- Museum number
Wooden mould used for making ritual effigies (zan par) from Tibet. A long mould of octagonal section, carved at each end, and on each of its eight faces. One end houses a carving of a tent while its opposite end is carved with an image of a stupa flanked by prayer flags. Two larger sides of the mould have figures carved onto them, one of which appears to be a woman, the other a lama. The female figure is accompanied by two sets of trigrams and a naga figure while the opposing face with the lama has four smaller figures, two of which stand side by side. The other two appear to be dancing. A small bull is carved below the lama .
The other six faces are carved with series of animals (animals of the earth), birds (animals of the air), animal-headed deities and auspicious symbols including an astronomical sequence of Sun, Moon, Mars, Mercury, Jupiter, Venus, Saturn and Rahu (the eclipse).
- Production date
- 20thC (Probably, though there has never been any study of the chronology of this type of material.)
Length: 25 centimetres
- Curator's comments
"Such woodblocks are used for the production of substitute effigies in rituals of exorcism in the Tibetan cultural zone, from the Himalaya regions of India right through western China and into Mongolia and Siberia (see Fleminmg 2001). The imagery is varied and includes depictions of minor deities, both India-derived examples (eg naga) and local, pre-Buddhist examples, which often have animal heads. Also included, on account of their auspicious character, are astrological signs (often Chinese) such as the trigrams, and astronomical signs (usually Indian). Both exorcismn and protection can, in the Tibetan tradition, be provided by ritual which includes the use of effigies made of barley flour or of butter pressed from moulds such as these, and used in conjuction with thread-crosses (an example exists in the Museum collection). Evil felt to be present in either a situation or in some body (ie illness) can be transferred into these small effigies, taken away and then burnt. The moulds thus play an important part in evryday Tibetan life. These objects therefore have an important part to play in our presentation of Tibetan civilisation to the public and while other examples do exist in the collection, none are as fine or have such varied imagery as do these two". (T Richard Blurton)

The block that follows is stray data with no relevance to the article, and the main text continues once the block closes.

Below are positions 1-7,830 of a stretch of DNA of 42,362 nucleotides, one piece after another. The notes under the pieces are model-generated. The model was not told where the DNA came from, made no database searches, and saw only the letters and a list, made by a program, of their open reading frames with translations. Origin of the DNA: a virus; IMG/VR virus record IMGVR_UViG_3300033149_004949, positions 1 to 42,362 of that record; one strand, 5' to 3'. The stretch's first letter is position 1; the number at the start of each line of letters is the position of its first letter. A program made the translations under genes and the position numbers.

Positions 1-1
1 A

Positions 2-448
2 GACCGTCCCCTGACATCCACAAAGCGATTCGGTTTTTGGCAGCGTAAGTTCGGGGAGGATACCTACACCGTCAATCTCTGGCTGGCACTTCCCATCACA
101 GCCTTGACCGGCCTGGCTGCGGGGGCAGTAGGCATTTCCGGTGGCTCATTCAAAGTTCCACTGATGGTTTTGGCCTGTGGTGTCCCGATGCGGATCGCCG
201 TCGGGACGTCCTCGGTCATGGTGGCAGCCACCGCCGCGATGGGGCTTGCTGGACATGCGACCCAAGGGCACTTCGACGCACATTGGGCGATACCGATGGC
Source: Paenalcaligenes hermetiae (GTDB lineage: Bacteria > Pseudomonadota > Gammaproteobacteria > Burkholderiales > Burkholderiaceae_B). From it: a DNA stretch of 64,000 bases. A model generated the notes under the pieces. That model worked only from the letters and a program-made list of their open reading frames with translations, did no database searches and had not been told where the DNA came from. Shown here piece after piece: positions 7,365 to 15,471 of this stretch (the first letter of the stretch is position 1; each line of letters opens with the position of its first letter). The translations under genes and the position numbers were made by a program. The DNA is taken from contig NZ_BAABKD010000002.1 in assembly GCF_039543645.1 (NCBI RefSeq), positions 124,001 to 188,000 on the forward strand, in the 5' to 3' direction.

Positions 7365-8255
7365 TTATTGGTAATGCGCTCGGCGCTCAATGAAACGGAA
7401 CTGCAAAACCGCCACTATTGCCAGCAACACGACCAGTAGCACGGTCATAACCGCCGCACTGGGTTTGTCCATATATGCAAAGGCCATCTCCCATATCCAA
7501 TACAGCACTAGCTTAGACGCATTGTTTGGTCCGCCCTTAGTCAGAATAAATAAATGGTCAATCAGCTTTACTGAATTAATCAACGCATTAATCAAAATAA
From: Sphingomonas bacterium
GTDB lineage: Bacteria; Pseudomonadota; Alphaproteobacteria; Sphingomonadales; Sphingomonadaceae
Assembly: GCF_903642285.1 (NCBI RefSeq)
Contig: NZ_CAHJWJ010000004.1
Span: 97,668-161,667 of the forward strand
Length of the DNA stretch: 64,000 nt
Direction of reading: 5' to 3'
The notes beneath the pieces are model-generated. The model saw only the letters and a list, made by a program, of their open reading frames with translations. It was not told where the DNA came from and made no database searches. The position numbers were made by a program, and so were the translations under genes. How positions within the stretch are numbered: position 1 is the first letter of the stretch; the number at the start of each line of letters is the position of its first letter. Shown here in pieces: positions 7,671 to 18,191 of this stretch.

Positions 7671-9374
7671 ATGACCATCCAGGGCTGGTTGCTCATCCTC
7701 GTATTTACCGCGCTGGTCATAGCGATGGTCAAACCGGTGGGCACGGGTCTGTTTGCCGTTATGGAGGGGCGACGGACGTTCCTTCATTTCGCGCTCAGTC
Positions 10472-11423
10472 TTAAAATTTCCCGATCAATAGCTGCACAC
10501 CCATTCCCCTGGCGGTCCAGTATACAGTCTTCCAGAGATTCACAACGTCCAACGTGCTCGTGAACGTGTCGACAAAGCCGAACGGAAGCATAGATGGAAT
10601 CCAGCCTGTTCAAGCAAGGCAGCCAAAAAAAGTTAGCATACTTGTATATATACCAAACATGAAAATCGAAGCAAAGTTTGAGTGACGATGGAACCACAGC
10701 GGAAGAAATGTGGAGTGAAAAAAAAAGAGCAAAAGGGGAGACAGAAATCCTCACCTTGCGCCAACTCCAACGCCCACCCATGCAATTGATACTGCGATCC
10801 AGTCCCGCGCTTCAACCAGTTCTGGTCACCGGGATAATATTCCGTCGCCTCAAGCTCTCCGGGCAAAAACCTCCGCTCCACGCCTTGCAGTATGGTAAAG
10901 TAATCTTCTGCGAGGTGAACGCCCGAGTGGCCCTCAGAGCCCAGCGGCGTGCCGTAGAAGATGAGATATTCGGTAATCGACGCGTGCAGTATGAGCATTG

For comparable examples, see Zara Fleming, "An Introduction to Zan par", 'The Tibet Journal', 2001, pp.197-216, and Rene du Nebesky-Wojkowitz, 'Oracles and Demons of Tibet. The Cult and Iconography of Tibetan Protective Deities' (1956), pp. 362-8.
- Not on display
- Good: while all three (wooden moulds) have undoubtedly been used as the butter-laden patina indicates, yet the carving is still clear and sharp which in older, heavily used examples, tends not to be the case.
- Acquisition date
- Acquisition notes
- Bought by the vendor in Kathmandu.
- Registration number